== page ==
Then I thought about it some more: how could someone who was a friend of mine say this?? How could they be so mean? Then it occurred to me: he used labels like ‘unfit’ (or just ‘not fit’ would be more accurate) and ‘heavier’ to mean exactly that: not fit and heavier. It didn’t have all the negative connotations I associated with these terms. I think (I hope) to my friend, I was exactly the same Lekki in terms of integrity, value, intelligence, interest, fun – in fact all ways – as I was when I was a muscle bound runner. I was just heavier and less fit – nothing more, and nothing less. He used the label to be exactly what it was: he did not become the psychiatric ward worker above who viewed me and my attributes through the lens of these labels. I am less fit and 25 lbs heavier, and to coin a Southern phrase: ‘It is what it is’ i.e. nothing more and nothing less.

So, I have rejigged my labels of myself, knowing that I want to change them, and I will.

I am, as of this moment:

-25 lbs heavier than when I arrived in the US
-2.5 dress sizes larger than when I arrived in the US
-Unable to run more than a 5K without stopping to walk
-Tired after 3 sets of 12 reps with 12 lb weights (really).

This helps me when I think ‘I don’t really have to lose weight to be as I was two years ago, I just need a crash diet to lose this water weight’ or when I think “Oh, I am fit, that was just a bad day – I need some more sleep!”. *IF* I want to be thin, and *IF* I want to be very fit, it is going to take some work.

But, that it is all it is. It has no bearing on the rest of me. And, I am also, as of late:

-A productive and devoted scientist
-Able to let go of controlling everything and enjoy life in the moment sometimes
-Able to look in the mirror, not like some aspects of what I see but not freak out and still see some things I do like
-Able to prioritize: I choose to let work / my puppy / my friends take precedence over my fitness and body sometimes
-HAPPY.

That being said, I am also capable of change. I am following a 1/2 marathon training plan, and the DAMY bikini body plan. In the next 12 weeks, I would like to get back to a size 8-10 (UK) and get somewhere near the weight I came to the US at. I would like to be able to run 10Ks as and when I like, and half marathons with some prep. And I will, but while I can’t: it is what it is. Nothing more and nothing less than that. I have more important (to me) things to judge myself by.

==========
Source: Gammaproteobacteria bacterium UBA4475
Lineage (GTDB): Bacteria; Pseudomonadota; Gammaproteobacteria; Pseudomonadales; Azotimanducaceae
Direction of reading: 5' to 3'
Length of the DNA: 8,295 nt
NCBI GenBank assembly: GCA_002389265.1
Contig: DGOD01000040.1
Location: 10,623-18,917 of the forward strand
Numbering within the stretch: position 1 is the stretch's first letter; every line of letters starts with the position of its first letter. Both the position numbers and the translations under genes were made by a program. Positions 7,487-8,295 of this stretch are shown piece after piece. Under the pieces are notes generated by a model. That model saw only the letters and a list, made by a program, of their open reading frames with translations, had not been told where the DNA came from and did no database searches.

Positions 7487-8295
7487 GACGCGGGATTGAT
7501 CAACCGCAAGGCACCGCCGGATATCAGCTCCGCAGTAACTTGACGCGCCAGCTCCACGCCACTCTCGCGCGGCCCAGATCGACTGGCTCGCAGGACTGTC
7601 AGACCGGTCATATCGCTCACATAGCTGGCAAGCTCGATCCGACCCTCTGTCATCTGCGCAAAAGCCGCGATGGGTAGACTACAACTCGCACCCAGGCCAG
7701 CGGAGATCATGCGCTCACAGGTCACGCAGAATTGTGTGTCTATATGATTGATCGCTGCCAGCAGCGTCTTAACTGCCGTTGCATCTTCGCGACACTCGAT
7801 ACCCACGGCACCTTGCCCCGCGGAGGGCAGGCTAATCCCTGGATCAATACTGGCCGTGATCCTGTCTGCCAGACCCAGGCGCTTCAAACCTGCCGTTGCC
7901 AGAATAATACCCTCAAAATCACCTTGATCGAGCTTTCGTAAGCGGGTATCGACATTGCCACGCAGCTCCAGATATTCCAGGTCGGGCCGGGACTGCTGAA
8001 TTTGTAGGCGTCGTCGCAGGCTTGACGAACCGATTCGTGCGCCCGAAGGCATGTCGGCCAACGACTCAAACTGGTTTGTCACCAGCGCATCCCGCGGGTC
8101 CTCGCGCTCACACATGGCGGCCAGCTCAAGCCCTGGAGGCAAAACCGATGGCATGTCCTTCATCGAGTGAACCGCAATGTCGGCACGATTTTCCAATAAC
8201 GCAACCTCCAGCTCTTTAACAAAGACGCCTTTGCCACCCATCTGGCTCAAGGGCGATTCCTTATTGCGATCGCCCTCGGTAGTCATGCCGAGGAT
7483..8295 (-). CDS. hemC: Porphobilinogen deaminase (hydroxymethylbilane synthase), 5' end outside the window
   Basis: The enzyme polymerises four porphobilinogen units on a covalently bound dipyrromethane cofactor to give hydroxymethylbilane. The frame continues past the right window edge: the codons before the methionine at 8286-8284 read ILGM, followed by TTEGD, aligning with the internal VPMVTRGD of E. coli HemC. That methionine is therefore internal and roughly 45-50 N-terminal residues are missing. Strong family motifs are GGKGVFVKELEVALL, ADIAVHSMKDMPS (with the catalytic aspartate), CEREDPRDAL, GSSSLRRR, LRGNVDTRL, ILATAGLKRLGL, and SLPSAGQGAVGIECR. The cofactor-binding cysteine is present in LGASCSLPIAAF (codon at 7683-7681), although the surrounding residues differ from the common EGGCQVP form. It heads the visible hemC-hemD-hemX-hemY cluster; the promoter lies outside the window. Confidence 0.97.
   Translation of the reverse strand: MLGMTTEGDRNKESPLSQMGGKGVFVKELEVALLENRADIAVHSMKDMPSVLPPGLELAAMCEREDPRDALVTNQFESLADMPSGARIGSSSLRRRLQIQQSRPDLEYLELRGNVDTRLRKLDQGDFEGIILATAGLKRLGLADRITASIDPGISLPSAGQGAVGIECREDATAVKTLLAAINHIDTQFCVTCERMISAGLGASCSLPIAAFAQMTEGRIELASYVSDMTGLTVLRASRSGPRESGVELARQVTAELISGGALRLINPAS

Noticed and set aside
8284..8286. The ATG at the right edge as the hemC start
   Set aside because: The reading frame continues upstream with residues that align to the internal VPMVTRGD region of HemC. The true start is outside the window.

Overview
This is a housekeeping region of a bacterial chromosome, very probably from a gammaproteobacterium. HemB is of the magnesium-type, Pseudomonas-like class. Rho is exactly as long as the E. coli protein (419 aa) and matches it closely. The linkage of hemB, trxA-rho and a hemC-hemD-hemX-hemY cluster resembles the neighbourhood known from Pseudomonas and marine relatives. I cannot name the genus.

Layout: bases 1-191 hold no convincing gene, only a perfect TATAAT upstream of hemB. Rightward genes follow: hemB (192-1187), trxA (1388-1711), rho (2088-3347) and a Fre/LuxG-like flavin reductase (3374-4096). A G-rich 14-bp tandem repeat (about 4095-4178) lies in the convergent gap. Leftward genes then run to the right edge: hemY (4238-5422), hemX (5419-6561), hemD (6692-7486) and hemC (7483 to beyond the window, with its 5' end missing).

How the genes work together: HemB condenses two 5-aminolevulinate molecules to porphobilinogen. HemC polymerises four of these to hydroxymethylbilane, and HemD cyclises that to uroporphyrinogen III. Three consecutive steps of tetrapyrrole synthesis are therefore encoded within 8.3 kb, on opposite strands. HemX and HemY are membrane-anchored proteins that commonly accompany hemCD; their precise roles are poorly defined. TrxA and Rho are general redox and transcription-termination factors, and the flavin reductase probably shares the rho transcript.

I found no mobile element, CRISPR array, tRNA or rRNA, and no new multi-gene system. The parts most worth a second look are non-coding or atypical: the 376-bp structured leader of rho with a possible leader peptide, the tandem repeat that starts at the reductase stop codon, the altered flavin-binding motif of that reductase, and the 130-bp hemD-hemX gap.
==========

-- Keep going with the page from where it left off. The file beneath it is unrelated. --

The lies we tell ourselves… and a new diet: The Amy Layne Paradigm (DAMY health)

“It will never happen to me”. A dangerous thought; this reckless abandon for oft-well known facts and data often accompanies smoking, not having a savings account and unprotected sex. Or, in my case, weight gain. Known ‘risk factors’ for the fairer sex (either anecdotally or empirically): moving to the US, moving to the Southern States, turning 30, moving in with a MAN, getting married, taking birth control, owning a car. I did the first 2 two years ago, and the latter 5 all within the period of June-August. But of course, it wouldn’t happen to me, I wouldn’t get fat.

Ahem.

I had heard, heard of the excuses people can make as their BMI shuttles ever closer to ‘I’m not fat, its glandular’ zone, but I would not make them – surely? I mean, I absolutely believed that as my newly instated husband-housemate had started doing the laundry that he was shrinking my clothes. And I honestly believed that because I do a fair amount of sport, if I was fairly cognizant of what I ate; I’d be OK. And I believed that the ever increasing numbers on the scale were ‘muscle gain’ (although I haven’t lifted a weight, unless 1.5 litre bottles of champagne count, for 4 months). And I absolutely believed my friends here who said “you look no different to me”. Until I hit England, when my British friends jaws literally dropped. Not fitting back into my wedding dress was one thing, and my friends kindly said (before they saw me) “you were very thin at your first wedding – now you are just thin’. But, not being able to even do up the jeans that were too big when I left for the US was another. Jaws literally dropped. Concern reigned. More than one person really pushed the ‘are you pregnant?’ issue. In fact, my mother was so worried, that despite me having my period at the time, I took a pregnancy test, leaving me with no choice but to wail “I’m not pregnant! Just fat!”.